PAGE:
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Notice

Notice of Preliminary Determination of Sales at Less Than Fair Value: Certain Cold-Rolled Carbon Steel Flat Products From the Russian Federation

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Information about this document as published in the Federal Register.

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AGENCY:

Import Administration, International Trade Administration, Department of Commerce.

ACTION:

Notice of preliminary determination of the less-than-fair-value investigation of certain cold-rolled carbon steel flat products from the Russian Federation.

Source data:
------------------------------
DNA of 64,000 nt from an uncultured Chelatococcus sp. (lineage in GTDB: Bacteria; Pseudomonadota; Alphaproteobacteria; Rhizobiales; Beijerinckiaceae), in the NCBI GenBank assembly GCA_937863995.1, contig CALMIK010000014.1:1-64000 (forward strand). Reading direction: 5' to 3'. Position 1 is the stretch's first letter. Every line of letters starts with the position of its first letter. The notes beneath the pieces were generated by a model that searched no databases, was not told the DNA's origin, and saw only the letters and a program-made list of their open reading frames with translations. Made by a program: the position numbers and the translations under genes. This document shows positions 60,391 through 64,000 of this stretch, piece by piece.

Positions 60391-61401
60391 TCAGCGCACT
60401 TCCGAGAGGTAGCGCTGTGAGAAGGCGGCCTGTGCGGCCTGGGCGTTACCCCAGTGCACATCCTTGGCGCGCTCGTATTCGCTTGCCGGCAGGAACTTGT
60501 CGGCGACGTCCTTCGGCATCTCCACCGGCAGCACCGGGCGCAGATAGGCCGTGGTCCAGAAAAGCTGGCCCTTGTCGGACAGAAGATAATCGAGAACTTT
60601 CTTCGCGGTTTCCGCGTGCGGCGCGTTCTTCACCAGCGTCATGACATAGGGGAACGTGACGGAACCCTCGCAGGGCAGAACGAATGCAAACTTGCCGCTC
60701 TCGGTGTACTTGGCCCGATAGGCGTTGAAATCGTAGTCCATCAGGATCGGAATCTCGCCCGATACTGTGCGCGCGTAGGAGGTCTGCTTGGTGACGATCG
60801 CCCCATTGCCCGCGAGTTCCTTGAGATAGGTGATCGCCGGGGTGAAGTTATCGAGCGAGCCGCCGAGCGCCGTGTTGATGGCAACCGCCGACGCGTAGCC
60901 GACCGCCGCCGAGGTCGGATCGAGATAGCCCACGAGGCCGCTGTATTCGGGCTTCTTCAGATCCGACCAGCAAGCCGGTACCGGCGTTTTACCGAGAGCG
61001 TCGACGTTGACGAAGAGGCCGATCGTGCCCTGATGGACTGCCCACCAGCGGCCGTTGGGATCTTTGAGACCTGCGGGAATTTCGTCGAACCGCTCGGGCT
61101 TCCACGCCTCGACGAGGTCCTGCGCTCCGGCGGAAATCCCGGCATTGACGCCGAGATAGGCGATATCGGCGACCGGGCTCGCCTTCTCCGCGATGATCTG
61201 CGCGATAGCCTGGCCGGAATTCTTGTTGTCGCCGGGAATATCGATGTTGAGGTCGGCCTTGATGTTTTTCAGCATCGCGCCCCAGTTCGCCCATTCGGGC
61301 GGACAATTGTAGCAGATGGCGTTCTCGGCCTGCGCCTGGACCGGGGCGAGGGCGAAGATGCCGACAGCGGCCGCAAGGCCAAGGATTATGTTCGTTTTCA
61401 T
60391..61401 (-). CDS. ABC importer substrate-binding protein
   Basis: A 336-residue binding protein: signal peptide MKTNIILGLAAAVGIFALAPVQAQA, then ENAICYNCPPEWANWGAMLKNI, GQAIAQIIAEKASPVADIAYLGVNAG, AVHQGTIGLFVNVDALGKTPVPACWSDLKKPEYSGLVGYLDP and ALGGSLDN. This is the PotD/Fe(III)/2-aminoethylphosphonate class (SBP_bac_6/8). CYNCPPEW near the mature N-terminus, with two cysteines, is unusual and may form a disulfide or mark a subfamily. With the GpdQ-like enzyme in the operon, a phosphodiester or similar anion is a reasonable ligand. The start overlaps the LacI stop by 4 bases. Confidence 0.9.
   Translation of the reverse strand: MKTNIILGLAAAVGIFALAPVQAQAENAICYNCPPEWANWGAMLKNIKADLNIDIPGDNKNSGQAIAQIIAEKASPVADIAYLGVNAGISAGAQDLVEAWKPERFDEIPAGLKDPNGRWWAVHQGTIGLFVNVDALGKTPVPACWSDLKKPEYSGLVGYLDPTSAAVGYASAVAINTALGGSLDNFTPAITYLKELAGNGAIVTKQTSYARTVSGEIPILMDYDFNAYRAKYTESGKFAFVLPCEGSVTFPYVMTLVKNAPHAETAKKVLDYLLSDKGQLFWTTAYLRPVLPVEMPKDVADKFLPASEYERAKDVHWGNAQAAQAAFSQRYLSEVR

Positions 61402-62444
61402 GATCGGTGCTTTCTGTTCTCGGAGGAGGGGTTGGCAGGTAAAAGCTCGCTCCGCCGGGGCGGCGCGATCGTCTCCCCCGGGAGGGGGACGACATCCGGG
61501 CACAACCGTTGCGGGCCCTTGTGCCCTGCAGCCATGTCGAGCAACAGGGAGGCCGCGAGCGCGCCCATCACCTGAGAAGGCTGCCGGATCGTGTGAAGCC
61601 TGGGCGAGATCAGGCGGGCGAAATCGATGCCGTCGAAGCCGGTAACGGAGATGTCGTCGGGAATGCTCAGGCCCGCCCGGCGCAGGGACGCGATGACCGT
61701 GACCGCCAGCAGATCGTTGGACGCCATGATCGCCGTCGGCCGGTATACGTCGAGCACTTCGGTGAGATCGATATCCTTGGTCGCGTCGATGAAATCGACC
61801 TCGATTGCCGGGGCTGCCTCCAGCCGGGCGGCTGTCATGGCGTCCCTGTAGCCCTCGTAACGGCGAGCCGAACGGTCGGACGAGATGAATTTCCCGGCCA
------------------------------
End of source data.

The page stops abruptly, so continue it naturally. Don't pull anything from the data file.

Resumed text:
SUMMARY:

The Department of Commerce (“Commerce”) has preliminarily determined that imports of certain cold-rolled carbon steel flat products (“cold-rolled steel”) from the Russian Federation (“Russia”) are being, or are likely to be, sold in the United States at less than fair value (“LTFV”).

EFFECTIVE DATE:

May 9, 2002.

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FOR FURTHER INFORMATION CONTACT:

Juanita H. Chen 202-482-0409 or Aishe Allen at 202-482-0172, Import Administration, International Trade Administration, U.S. Department of Commerce, 1401 Constitution Avenue, NW., Washington, DC 20230.

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SUPPLEMENTARY INFORMATION:

The Applicable Statute and Regulations

Unless otherwise indicated, all citations to the Tariff Act of 1930, as amended (“Act”), are references to the provisions effective January 1, 1995, the effective date of the amendments made to the Act by the Uruguay Round Agreements Act. In addition, unless otherwise indicated, all citations to the Department's regulations are to the regulations codified at 19 C.F.R. Part 351 (2001).

Background